The Selkirk Memorial and Crossroads

History & Heritage
The granite cross near the corner of the Parish Church grounds and overlooking the St Cuthbert/St Mary Street crossroads commemorates the 6th Earl of Selkirk.

About The Selkirk Memorial and Crossroads

The tall granite cross standing at the crossings of St Cuthbert Street and St Mary Street was erected by Cecily, Countess of Selkirk to commemorate her husband, Dunbar James Douglas, 6th Earl of Selkirk (1809-1885) whose mansion house stood to the south of the town on St. Mary’s Isle. Built of Aberdeenshire granite, it was designed by J A Heaton and carved by Farmer and Brindley in London.

A more modest memorial stands in the Parish Church grounds to Thomas Douglas, 5th Earl of Selkirk (1771-1820), a significant and lauded figure in Canada’s early history. Moved by the plight of Highlanders evicted by the ‘Clearances’, he encouraged their settlement in Canada and was responsible for the foundation of the settlement which became the city of Winnipeg, capital of Manitoba province.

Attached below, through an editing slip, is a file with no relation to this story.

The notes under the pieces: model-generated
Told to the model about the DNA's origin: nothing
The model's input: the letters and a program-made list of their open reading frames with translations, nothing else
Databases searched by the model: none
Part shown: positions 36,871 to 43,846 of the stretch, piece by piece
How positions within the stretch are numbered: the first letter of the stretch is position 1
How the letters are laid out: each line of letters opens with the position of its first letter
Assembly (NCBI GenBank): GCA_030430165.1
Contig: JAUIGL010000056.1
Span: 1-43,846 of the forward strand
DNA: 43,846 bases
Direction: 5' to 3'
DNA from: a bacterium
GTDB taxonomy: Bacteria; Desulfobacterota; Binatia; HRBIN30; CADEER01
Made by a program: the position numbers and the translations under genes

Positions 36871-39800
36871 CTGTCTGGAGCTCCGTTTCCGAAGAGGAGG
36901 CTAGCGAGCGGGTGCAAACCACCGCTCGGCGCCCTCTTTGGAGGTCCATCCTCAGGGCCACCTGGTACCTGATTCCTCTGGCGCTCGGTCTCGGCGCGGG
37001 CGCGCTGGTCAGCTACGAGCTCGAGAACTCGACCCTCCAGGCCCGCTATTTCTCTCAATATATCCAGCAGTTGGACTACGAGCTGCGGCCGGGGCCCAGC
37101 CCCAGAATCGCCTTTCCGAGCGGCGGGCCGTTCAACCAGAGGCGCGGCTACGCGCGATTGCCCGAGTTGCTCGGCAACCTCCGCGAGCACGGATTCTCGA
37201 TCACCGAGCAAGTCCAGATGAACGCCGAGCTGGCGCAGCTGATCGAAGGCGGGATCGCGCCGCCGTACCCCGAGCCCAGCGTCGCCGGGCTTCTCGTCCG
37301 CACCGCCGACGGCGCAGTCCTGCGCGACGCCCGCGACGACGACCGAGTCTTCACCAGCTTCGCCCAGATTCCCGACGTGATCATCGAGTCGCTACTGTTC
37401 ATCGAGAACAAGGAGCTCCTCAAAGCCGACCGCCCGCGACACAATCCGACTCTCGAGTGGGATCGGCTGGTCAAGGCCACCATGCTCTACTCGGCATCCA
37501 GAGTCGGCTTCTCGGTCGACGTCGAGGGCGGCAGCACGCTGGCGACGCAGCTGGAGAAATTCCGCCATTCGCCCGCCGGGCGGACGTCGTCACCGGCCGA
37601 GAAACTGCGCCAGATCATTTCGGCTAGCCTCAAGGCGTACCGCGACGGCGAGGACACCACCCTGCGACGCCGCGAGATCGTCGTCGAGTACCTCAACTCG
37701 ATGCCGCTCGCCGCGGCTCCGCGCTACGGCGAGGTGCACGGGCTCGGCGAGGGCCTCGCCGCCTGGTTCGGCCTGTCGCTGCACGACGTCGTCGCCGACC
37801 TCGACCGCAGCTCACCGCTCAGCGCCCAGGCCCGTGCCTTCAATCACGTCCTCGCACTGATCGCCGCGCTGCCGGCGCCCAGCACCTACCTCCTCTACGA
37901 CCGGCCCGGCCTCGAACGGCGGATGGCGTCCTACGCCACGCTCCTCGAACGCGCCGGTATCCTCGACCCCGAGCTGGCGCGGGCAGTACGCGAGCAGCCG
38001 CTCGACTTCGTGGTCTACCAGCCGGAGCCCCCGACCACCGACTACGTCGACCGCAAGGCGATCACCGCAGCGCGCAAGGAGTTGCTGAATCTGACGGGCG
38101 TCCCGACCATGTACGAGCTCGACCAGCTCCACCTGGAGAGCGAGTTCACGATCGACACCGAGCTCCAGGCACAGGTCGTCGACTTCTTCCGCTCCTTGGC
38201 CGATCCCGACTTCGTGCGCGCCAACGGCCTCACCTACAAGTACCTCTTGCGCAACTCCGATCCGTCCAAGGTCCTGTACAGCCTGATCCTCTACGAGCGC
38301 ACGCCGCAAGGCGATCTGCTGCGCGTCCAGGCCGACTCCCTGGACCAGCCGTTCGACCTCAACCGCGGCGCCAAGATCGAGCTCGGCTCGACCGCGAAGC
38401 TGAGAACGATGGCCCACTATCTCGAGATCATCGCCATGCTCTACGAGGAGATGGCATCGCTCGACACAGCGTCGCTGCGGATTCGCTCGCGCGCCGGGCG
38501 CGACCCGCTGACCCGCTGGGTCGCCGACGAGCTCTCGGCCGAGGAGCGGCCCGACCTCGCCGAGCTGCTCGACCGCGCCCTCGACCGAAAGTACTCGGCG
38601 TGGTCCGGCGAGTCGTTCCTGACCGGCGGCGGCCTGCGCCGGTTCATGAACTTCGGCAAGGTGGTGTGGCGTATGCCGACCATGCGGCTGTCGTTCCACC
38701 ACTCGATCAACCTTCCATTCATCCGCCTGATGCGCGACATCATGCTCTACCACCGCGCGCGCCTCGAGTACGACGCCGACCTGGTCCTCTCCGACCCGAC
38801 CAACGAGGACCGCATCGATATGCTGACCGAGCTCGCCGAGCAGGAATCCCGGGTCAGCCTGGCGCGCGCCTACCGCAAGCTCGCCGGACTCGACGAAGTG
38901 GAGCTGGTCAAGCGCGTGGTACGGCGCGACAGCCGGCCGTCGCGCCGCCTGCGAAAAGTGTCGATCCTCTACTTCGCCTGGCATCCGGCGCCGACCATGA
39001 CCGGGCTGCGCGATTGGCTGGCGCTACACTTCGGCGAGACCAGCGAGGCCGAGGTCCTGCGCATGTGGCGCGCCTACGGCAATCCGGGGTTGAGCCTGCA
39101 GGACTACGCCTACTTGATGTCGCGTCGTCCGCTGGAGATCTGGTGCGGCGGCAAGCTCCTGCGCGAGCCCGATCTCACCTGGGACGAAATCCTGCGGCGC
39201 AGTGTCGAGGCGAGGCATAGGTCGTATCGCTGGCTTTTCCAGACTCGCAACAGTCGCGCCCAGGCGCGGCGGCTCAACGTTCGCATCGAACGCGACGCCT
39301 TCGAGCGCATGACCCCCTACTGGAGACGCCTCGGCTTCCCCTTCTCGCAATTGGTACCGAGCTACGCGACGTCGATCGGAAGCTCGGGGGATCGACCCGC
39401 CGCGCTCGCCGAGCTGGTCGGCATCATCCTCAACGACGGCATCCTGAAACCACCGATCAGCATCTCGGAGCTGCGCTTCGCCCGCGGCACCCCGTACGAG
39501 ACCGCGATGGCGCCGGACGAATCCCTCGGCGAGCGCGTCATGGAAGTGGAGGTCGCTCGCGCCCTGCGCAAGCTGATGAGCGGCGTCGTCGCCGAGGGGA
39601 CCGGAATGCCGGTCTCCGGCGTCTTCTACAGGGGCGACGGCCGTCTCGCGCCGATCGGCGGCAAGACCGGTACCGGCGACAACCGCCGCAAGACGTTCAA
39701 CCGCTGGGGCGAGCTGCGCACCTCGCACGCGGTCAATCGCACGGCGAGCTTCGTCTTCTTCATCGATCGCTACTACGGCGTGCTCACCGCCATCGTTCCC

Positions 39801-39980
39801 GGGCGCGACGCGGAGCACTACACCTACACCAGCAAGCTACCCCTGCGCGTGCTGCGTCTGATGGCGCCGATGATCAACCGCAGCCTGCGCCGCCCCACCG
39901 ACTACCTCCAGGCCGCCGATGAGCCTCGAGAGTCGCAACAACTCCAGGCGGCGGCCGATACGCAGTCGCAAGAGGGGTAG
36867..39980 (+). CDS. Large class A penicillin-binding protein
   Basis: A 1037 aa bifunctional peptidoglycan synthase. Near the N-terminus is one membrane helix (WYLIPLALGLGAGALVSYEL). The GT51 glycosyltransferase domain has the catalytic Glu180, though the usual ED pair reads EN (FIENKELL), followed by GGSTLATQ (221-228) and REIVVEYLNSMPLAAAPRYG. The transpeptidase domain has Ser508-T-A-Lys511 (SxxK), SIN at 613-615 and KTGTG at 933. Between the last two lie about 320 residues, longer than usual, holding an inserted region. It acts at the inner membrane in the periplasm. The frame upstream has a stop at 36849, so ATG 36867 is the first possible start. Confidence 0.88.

The crossroads here mark the centre of the ‘new’ town, following the expansion of Kirkcudbright in in the early 19th century from its medieval core on the High Street. New housing, shops and public buildings were erected on St Cuthbert and St Mary Streets, including the Parish Church, Parish Church Hall, Town Hall, Bank of Scotland and The Royal Hotel. The alignment of St Mary Street was said to be determined by taking a near-direct line from the north gate of the Earl of Selkirk’s estate on St. Mary’s Isle to the newly opened Tongland Bridge, designed by Thomas Telford and built 1804- 1808.

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